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Why the New World Health Organization Guidelines for Mental Health Care Are Important

Recently, the World Health Organization (WHO) issued new guidance addressing mental health care. While mental health care currently resides in psychiatric hospitals and relies heavily on medication-based treatment, the new guidance focuses on a more human-centered approach. In many psychiatric hospital settings, human rights violations are a concern where coercion is present, but switching to a human-rights and person-centered approach would give individuals more say in their treatment while focusing on all aspects of their situation by way of holistic care.

My firsthand experiences in psychiatric hospitals have been heavily medication-based, but I have also experienced a more rounded approach with the addition of various therapies and multiple-step downs in care such as partial hospitalizations and intensive outpatient care. With the WHO’s new guidelines, they are requesting that community mental health care be present apart from psychiatric hospitals so that individuals can receive help at any level of need.

Previously, many individuals would have to be admitted to a psychiatric hospital to be evaluated for care before receiving treatment, but with the WHO’s new guidelines, mental health care would become a more community-based resource. By providing community care, individuals would be able to have more say in their care from a holistic perspective and medication would be an option or part of treatment rather than the main focus.

While many communities do already have some form of mental health care, this is not the case on a global level. By initiating change globally, WHO is seeking to create community mental health care that aims to be equal across the world.

Mental health care is ever-evolving, and while this new guidance isn’t a quick fix, it is a step in the right direction. Health care, in general, should be human-centered rather than coercive, and those with mental illness have been receiving subpar care for far too long. Mental health care shouldn’t begin at the crisis level, but much earlier to support individuals throughout their journey. Community mental health care might prove to be more accessible for those with mental illness, while also proving to be less intimidating than the process of being admitted into a psychiatric hospital.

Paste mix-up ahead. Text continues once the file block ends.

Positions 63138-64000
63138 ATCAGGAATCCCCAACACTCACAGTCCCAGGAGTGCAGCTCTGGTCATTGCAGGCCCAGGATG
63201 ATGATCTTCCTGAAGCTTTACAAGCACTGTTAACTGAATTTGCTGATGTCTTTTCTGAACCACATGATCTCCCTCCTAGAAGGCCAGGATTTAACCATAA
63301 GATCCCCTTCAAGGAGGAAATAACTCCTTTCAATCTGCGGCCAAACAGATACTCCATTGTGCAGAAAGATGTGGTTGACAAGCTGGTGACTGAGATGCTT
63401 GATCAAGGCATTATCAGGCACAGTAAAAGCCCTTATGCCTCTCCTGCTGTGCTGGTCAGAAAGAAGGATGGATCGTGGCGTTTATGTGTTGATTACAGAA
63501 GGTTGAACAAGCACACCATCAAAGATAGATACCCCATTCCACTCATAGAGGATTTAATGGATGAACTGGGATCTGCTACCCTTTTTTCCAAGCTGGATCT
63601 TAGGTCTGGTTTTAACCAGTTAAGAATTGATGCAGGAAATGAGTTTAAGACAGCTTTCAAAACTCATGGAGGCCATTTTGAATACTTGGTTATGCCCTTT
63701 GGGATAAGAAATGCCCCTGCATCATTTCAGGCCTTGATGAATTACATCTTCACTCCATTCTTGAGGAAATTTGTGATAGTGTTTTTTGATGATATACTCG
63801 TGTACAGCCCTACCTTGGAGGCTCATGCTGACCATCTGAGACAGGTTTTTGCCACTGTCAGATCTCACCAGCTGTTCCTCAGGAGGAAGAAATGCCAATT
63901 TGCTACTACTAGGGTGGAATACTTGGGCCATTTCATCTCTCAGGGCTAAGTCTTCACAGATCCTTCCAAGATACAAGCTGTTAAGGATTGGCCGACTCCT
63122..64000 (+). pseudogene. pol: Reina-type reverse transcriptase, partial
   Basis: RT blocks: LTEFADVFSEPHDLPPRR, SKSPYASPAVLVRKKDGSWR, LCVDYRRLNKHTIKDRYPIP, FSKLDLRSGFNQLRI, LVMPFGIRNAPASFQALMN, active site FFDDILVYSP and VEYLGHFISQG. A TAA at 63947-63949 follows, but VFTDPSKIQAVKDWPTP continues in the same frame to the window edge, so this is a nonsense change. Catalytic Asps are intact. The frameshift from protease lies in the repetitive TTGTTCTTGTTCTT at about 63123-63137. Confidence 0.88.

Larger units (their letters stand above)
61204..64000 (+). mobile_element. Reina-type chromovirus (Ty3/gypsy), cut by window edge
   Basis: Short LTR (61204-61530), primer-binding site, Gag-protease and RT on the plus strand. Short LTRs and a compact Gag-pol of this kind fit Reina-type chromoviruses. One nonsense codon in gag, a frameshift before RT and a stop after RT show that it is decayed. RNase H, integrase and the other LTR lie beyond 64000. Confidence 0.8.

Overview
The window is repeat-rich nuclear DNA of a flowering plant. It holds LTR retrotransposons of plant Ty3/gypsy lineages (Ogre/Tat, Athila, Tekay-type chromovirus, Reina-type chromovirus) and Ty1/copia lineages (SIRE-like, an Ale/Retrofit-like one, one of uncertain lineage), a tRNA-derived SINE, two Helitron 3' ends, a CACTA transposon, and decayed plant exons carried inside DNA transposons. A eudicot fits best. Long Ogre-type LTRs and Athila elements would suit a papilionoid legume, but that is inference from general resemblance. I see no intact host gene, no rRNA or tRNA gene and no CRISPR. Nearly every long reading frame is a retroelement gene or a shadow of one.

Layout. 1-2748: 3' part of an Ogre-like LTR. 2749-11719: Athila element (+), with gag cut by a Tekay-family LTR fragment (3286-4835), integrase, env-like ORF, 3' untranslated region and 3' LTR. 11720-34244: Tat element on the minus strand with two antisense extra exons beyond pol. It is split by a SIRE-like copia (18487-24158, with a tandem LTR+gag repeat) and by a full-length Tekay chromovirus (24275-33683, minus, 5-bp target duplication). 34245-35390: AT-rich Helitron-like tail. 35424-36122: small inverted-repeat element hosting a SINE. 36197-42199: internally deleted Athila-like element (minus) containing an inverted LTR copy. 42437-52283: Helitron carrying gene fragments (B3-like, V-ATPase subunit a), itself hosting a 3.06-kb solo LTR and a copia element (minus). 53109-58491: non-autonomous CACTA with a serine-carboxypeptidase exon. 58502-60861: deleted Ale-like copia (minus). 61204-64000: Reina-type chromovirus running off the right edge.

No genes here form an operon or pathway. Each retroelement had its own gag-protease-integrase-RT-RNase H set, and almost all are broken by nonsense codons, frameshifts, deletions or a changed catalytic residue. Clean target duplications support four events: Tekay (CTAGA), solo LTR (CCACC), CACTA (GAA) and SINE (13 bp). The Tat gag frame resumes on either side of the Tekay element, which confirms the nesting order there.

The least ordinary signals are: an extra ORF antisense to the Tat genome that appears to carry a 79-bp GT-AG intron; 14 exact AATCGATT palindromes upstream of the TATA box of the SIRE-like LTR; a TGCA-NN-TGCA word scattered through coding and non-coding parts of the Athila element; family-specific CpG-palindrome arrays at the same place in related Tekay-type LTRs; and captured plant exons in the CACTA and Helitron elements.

The COVID-19 pandemic has shed a light on mental health as more and more people find themselves struggling with stress, isolation, depression, anxiety and so much more. More access to virtual therapy and psychiatry sessions have already been introduced to make mental health care more accessible to individuals in the home, and this new light on mental health has led to this new guidance being introduced by WHO. We exist in a time where mental health is becoming less and less “taboo” and is becoming a part of everyday conversation. If we can continue to highlight the conversation on mental health and illness, we can continue to make mental health a community issue and increase the number of resources available to the public.

Personally, I am so thankful for the changes made in mental health care thus far because I am able to see my psychiatrist frequently over telehealth, and I was able to see my therapist over telehealth while offices were closed due to the pandemic. Now that I am able to see my therapist in person, I am seeing how many more resources are available to me in my recovery journey since mental health has become more of an issue. I am lucky enough to be in a situation where all of my mental health care needs are covered by my insurance, but I hope that more individuals will be able to receive reduced cost or completely covered mental health care as we move into a more community-centered approach.

The WHO’s new focus on community mental health care may make it possible for more individuals to access care at any level needed while encouraging equal care on the global level. I am thankful for how mental health has been highlighted throughout the pandemic, and I look forward to seeing the strides we make as the conversation continues.

Getty Images illustration via Muqamba

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